Honors Theses

Date of Award

Spring 5-8-2020

Document Type

Undergraduate Thesis

Department

Communication Sciences and Disorders

First Advisor

Vishakha Rawool

Second Advisor

Anne Williams

Third Advisor

Carolyn Higdon

Relational Format

Dissertation/Thesis

Abstract

Background: Hearing loss affects 48 million Americans and up to 86% of all adults with hearing loss may not wear hearing aids. Untreated hearing loss is associated with social withdrawal, depression, stress, loss of income, and dementia. Even so, people still tend not to buy or wear hearing aids for a variety of reasons. One recently suggested solution to this problem is low-cost, over the counter (OTC) hearing aids, nicknamed “hearables” This study evaluated the audibility, cost-acceptability and cosmetic appearance of one OTC, IQBuds BOOST.

Methods: Fourteen men and 12 women over 50 years with a hearing loss participated in the study. Word recognition testing was conducted by presenting words embedded with a phrase at 40 dBHL through the loudspeakers in four conditions. The participants completed a Visual Analogue Survey, which included listening and non-listening items, once regarding their aided experience and once regarding their everyday listening experience.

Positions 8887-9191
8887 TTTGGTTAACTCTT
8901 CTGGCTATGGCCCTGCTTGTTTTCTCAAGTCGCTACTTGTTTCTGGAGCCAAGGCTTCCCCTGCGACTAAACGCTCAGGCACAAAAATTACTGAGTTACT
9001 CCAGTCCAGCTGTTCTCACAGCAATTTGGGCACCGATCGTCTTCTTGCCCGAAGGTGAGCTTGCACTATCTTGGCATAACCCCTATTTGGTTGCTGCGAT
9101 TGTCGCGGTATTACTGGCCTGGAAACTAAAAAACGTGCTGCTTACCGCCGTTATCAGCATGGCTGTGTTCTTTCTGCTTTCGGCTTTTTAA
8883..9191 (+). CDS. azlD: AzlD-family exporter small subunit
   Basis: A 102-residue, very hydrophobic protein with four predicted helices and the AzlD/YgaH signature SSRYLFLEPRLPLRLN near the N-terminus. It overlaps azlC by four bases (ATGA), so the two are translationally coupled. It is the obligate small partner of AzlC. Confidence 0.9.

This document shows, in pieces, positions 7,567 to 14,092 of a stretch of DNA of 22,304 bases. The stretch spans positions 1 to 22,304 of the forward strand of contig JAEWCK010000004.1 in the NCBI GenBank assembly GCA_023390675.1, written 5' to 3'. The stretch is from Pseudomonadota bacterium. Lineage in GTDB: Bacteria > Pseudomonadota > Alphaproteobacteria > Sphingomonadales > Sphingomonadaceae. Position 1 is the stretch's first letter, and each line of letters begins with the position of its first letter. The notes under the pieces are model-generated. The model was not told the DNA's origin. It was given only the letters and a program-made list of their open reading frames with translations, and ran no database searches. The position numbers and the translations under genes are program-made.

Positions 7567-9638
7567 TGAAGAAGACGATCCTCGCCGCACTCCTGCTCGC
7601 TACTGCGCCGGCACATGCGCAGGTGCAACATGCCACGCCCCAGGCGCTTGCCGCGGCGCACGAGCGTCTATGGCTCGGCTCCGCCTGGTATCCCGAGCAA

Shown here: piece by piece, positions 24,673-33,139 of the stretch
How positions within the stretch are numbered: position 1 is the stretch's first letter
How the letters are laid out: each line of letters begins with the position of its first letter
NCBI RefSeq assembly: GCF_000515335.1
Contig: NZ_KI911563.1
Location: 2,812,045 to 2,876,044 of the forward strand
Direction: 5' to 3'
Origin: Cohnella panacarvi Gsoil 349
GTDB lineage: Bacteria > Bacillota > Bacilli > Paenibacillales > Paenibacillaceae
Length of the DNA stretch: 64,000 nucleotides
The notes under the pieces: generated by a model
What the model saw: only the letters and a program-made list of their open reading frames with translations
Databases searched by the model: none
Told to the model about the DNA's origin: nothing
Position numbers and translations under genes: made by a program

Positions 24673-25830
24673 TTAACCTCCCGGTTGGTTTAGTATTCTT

Analyses: Speech perception was scored using both the phoneme scoring and word scoring methods. Mixed ANOVAs were performed on the % correct phoneme scores and word scores. The t-test was performed on the average scores of the first 12 items of the Visual Analogue scale. Descriptive statistics were used to report data on the questions related to cost and acceptability of the hearable device.

Results: For both aided and unaided conditions the word and phoneme recognition scores in noise were significantly poorer than those in quiet. The hearable did not improve the word recognition in quiet or noisy backgrounds. Similarly, there were no significant differences in average listening VAS scores with and without the hearable. On a scale of 1 to 100, participants gave higher than 60 scores for questions regarding the comfort, fit and insertion of the hearable. However, the average scores related to willingness to use, cost, and cosmetic appearance were less than 50.

Conclusions: This study suggests that older participants with mild to moderate hearing loss may not benefit from the hearable used in the current study and the appearance of the device may have to be improved.

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